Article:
It can be clearly seen that every new invention and ideology of man simply plays-off of the failure of the last ideology. As Osborne puts it, the failures of Modernism were that “world wars have destroyed the viability of optimistic humanism, and capitalism has self-destructed from within. The American dream has been shown to be a nightmare.” So Existentialism took up the opportunity and tried to placate the fear of death by lessening the value of the spiritual as well as man’s status. But this ideology proved devastating and led only to Nihilism (No purpose to life).
Postmodernism, then, took over—mocking the Modernists and claiming to have the hope that Nihilism failed to give. It was reactionary. D.A. Carson in his essay “The Dangers and Delights of Postmodernism”, points out the benefits that Postmodernism has given to the sharing of the Gospel, but he also warns of the problems with such a worldview. Our current culture has a problem with the “metanarrative”—the sweeping story line that runs through the Bible and throughout history, says Carson. Our modern culture has trouble realizing that this world is not a big mess and life is not a maze. There is purpose and reason for all things, and nothing has or ever will happen by chance. God exists and he has given humankind hope through and only through his Son, Jesus Christ. Therefore we can be reconciled to God, find purpose in life, find direction, and begin living the way we should in light of his existence—storing up eternal “treasures” that last forever. Because the hope we hold is living one day with God in heaven, and he will reward those who put their trust in him and work hard to give him glory here on earth.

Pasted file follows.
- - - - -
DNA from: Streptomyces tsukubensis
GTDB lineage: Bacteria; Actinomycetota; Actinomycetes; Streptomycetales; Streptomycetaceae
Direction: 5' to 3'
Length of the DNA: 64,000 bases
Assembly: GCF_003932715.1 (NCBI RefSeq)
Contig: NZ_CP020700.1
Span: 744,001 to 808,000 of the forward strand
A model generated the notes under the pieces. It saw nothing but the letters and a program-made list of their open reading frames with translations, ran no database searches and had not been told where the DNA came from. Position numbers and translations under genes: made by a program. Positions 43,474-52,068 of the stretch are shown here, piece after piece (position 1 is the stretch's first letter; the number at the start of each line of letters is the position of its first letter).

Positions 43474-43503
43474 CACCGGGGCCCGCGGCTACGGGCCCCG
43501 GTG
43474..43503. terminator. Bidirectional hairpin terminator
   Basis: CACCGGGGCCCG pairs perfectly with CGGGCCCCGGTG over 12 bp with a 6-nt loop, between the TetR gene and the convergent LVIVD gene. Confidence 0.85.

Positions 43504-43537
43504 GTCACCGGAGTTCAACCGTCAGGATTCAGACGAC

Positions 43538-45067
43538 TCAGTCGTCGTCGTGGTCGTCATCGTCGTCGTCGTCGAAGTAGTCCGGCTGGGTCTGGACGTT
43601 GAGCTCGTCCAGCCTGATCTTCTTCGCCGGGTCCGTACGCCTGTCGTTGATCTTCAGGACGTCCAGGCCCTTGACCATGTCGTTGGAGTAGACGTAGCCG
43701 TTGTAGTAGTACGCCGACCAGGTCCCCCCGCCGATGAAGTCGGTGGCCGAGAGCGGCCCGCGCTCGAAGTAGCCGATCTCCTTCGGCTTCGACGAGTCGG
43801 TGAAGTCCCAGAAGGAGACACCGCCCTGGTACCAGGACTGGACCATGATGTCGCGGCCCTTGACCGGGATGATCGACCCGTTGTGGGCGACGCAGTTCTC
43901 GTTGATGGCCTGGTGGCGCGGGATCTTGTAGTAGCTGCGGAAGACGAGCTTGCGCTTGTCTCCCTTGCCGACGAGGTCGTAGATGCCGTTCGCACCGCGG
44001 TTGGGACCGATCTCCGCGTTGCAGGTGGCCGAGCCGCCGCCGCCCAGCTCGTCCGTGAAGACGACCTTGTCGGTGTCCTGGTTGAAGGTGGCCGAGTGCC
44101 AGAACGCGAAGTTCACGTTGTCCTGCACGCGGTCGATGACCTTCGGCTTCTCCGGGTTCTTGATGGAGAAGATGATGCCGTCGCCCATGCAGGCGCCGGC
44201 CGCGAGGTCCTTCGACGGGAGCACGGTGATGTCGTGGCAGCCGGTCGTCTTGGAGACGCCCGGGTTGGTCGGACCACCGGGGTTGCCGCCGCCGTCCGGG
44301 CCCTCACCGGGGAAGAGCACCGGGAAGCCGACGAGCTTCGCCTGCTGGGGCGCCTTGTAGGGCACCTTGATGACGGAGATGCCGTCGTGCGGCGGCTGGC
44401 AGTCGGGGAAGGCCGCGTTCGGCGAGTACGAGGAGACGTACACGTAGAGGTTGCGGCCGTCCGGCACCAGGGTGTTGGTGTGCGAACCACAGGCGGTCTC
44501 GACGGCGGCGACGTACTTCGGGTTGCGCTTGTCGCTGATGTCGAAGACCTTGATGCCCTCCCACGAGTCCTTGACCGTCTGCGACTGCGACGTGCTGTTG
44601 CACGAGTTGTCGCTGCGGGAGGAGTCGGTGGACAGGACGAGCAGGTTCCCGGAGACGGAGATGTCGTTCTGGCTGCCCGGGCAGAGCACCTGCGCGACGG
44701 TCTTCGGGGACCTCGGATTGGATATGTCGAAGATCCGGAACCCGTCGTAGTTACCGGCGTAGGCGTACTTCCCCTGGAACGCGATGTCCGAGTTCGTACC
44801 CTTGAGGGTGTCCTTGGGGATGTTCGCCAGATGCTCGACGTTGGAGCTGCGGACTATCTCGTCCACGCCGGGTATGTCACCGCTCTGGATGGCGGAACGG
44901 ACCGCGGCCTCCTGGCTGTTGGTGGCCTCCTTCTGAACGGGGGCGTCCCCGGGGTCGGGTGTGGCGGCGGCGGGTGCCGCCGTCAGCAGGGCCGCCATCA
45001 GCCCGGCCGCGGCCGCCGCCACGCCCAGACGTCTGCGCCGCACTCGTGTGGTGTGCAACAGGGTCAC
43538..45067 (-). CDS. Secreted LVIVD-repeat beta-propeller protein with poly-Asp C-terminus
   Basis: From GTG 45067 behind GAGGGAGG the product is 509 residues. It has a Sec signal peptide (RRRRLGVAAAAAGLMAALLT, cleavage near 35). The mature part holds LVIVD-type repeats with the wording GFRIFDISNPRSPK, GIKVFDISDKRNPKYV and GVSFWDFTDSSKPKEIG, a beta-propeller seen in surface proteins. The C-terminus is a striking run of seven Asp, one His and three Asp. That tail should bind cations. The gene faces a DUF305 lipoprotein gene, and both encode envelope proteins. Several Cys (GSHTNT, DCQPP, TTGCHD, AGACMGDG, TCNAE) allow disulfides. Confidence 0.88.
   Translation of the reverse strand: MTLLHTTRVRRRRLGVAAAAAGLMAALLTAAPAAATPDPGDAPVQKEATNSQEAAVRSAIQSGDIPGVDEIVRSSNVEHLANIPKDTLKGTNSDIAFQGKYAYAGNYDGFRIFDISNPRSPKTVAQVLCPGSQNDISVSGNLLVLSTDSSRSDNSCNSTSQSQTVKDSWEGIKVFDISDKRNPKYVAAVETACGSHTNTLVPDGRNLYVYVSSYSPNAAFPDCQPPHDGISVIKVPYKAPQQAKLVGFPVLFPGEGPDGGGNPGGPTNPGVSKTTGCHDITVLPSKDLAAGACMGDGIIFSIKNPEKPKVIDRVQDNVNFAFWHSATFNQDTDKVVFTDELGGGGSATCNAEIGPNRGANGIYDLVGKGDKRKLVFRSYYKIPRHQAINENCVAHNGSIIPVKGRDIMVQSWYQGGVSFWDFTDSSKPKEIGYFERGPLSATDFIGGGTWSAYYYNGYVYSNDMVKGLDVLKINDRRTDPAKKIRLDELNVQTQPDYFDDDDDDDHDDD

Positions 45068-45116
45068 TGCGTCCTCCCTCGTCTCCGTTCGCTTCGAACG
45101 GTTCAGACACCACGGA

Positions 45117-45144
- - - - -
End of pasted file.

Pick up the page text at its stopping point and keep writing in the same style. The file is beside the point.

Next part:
The major point that both Carson and Osborne make in their essays is on the aspect of the Infallibility of Scripture. This is a foreign concept to our culture where one’s stories and experiences mean everything and history is useless. We forget that history is the best of teachers, but if quieted we shall never know how much better we could live or how much more enjoyment we could have in life. There is purpose in life, there are things worth dying for—but if one never reads of Polycarp’s martyrdom, or finds out of Luther’s battle with guilt, or why Eric Liddell died in a concentration camp in China, then that person has missed out on the purpose of life itself. For their lives were built on the assurance of the truth that was found in the Scripture—God not only exists, they showed, but the way he has chosen to reveal himself to us is through the Bible.
The only way to live life free of changing ideologies and man’s flawed interpretation of the world is to believe in truth, believe in Christ as the giver of such, and to live in light of God’s judgment. The Bible is where it all starts—for 4,000 years men and women of all ages have invested their lives into learning what God had to tell the human race, and to apply those unchangeable truths to their lives. Such history and transforming power is readily available to all of us. Postmodernism will fail, utopia will never come, and in the near future a new ideology will arise, but it too shall fall. Just like all have—except for those who seek after God with a pure heart and seek to find out what he wishes to tell us through his revelation to mankind.
History is the best teacher, listen to her.